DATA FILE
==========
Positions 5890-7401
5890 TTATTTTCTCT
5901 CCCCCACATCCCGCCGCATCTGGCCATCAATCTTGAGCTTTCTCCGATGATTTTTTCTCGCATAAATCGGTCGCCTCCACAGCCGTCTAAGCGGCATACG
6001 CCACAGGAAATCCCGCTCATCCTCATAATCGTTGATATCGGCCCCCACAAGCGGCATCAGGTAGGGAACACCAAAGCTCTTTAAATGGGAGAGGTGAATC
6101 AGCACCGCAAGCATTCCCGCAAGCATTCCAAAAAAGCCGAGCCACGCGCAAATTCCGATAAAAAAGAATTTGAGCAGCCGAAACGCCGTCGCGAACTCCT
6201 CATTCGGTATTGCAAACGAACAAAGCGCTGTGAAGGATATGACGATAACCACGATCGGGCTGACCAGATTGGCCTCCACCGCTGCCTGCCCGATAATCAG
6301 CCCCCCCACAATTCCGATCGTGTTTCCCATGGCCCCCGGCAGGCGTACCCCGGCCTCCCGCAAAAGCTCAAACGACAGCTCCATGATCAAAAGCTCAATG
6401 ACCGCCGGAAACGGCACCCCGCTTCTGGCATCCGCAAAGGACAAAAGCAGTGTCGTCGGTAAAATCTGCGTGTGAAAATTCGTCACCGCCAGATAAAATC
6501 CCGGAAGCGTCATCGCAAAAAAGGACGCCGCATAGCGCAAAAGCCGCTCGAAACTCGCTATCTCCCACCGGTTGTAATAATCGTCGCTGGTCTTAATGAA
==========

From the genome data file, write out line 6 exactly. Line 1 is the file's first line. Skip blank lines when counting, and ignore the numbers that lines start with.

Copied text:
6201 CATTCGGTATTGCAAACGAACAAAGCGCTGTGAAGGATATGACGATAACCACGATCGGGCTGACCAGATTGGCCTCCACCGCTGCCTGCCCGATAATCAG